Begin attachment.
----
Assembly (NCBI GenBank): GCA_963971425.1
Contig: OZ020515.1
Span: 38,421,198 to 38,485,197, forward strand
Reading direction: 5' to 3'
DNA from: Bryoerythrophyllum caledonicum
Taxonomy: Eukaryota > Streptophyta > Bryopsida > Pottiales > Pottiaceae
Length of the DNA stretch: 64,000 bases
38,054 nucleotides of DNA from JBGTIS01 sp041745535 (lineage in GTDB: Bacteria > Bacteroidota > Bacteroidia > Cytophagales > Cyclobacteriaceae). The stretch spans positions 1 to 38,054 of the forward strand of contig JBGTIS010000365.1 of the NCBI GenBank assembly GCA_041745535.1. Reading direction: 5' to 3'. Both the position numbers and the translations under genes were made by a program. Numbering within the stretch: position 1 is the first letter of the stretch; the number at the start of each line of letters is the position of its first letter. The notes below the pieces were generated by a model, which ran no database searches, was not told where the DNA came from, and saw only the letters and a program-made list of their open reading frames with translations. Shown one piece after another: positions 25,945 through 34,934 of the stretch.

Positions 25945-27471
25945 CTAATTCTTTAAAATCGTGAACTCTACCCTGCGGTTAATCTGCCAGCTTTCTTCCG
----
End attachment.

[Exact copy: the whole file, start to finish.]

Assembly (NCBI GenBank): GCA_963971425.1
Contig: OZ020515.1
Span: 38,421,198 to 38,485,197, forward strand
Reading direction: 5' to 3'
DNA from: Bryoerythrophyllum caledonicum
Taxonomy: Eukaryota > Streptophyta > Bryopsida > Pottiales > Pottiaceae
Length of the DNA stretch: 64,000 bases
38,054 nucleotides of DNA from JBGTIS01 sp041745535 (lineage in GTDB: Bacteria > Bacteroidota > Bacteroidia > Cytophagales > Cyclobacteriaceae). The stretch spans positions 1 to 38,054 of the forward strand of contig JBGTIS010000365.1 of the NCBI GenBank assembly GCA_041745535.1. Reading direction: 5' to 3'. Both the position numbers and the translations under genes were made by a program. Numbering within the stretch: position 1 is the first letter of the stretch; the number at the start of each line of letters is the position of its first letter. The notes below the pieces were generated by a model, which ran no database searches, was not told where the DNA came from, and saw only the letters and a program-made list of their open reading frames with translations. Shown one piece after another: positions 25,945 through 34,934 of the stretch.

Positions 25945-27471
25945 CTAATTCTTTAAAATCGTGAACTCTACCCTGCGGTTAATCTGCCAGCTTTCTTCCG